• If you live in an area with snow, it’s not a good idea to place frozen food directly in the snow. The temperature isn’t controlled and things could thaw and refreeze. One possible solution might be to take a clean 30 gallon garbage can and bury it in snow, then place the food in it. If you bury it with snow nearly to the top and place the lid on it, this should keep things cold but probably not frozen, depending on the temperature outside.

If you have any other tips please add them to the comment section.
 

Comments

  1. Chris Ray says:

    This is a great video a facebook fan shared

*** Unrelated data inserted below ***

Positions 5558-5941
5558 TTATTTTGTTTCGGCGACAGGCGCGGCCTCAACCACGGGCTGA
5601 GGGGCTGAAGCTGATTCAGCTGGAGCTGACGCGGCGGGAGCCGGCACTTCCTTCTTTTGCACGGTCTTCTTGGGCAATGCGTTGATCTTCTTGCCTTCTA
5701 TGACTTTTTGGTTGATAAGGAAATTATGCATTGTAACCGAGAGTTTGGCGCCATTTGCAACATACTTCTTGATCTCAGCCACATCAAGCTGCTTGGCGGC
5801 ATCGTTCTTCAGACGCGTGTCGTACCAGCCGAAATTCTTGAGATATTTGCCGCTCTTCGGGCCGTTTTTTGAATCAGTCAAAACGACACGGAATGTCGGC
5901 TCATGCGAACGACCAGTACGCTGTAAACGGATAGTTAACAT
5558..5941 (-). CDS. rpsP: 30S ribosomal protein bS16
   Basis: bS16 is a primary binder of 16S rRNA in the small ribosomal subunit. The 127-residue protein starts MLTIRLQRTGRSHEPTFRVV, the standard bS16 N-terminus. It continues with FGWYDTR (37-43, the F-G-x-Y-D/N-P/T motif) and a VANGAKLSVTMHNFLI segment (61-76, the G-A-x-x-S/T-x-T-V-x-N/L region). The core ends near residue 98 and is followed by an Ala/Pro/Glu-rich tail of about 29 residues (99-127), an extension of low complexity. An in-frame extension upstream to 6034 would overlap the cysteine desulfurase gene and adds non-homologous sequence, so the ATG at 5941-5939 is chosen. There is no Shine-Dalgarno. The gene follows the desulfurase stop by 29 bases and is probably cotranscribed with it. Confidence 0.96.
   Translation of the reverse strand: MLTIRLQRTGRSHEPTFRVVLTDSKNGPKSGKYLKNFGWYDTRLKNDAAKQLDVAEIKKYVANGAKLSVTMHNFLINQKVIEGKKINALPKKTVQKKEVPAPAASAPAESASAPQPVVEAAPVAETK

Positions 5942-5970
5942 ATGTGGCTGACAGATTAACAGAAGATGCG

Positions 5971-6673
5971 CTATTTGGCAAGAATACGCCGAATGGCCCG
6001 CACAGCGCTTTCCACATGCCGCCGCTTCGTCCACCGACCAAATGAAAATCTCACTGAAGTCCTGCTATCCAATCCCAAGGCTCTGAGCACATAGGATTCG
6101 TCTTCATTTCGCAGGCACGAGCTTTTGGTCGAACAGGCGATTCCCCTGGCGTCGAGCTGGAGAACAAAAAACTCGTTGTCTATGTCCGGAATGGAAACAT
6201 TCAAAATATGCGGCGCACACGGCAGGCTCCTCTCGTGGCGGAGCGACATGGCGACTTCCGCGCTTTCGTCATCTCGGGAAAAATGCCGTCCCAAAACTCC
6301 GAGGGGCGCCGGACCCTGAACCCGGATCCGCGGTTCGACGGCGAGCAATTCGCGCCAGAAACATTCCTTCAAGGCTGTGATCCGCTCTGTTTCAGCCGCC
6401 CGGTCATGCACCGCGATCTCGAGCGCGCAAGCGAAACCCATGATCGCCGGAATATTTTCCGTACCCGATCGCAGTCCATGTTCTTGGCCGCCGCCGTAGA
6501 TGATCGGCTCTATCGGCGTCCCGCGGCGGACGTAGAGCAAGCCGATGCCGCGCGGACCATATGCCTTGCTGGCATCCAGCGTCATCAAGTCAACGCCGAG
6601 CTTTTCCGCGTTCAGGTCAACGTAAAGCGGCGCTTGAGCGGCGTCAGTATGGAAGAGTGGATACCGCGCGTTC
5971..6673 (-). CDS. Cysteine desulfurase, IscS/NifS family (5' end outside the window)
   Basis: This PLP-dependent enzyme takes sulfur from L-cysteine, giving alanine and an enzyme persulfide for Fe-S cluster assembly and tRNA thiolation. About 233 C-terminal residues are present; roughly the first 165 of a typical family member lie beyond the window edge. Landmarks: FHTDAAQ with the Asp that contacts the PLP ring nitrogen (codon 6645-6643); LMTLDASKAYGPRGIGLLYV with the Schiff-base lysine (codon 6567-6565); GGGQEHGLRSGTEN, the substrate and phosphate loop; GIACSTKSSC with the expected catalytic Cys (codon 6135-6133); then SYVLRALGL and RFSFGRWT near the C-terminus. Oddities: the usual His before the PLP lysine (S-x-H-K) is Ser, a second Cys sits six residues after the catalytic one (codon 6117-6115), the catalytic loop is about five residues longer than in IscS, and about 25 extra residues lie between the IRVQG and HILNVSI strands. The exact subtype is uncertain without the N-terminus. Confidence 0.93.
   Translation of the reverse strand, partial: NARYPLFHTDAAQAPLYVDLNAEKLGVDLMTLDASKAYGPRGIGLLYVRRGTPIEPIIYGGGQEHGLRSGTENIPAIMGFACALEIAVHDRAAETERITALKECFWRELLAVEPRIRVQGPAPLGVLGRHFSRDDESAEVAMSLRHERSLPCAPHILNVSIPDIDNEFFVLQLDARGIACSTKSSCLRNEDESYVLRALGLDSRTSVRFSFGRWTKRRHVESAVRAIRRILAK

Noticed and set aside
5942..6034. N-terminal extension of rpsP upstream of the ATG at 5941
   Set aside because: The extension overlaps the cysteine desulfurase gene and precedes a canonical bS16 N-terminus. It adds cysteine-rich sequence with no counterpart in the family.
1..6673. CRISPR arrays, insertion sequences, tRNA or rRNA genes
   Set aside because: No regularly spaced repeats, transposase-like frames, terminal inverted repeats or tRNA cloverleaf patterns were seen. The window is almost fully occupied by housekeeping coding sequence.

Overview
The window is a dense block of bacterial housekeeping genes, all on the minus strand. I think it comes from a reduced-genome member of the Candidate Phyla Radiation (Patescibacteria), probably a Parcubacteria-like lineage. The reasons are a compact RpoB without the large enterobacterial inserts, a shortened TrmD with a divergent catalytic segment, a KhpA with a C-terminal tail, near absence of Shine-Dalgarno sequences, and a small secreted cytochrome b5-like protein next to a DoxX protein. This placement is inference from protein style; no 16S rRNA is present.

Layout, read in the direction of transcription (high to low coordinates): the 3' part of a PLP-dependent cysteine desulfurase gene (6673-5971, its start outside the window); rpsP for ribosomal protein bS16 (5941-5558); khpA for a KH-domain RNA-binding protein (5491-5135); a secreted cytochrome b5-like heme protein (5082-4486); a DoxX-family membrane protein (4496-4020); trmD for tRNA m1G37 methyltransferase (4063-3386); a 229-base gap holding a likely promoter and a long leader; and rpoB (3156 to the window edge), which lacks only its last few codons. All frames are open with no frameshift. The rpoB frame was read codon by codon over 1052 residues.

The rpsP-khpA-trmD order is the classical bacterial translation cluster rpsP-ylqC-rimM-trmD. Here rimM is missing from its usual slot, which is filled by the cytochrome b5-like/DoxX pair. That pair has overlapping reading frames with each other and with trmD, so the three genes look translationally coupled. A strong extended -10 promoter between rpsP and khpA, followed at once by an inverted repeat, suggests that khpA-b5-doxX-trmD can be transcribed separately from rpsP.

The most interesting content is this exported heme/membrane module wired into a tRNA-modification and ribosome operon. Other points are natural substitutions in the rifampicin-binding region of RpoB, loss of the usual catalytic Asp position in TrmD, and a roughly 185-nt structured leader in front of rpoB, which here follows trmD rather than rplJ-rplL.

http://www.youtube.com/watch?v=LfKgOpJc7Ps

  2. Concerning the fridge/freezer situation, another tip I’ve heard about but never tried is wrapping the fridge and/or freezer in a blanket (or blankets depending on the size) and minimizing opening to help keep the inside colder longer. (The list of contents would help with this!!)

    • Chris Ray says:

      That’s a solid idea, much like the insulation my parents used to put around the water heater.
      Good call Rob

  3. Lots of ideas are right in front of our faces. I guess we just don’t see them easily because we’ve never been put in the position to “make do” or improvise like our ancestors did. We’re a “supermarket society” and not conditioned to think of storing food, developing a water supply, fuel for heat and cooking, etc…we’re conditioned to just go to the store when we need something. And such conditioning is hard to overcome.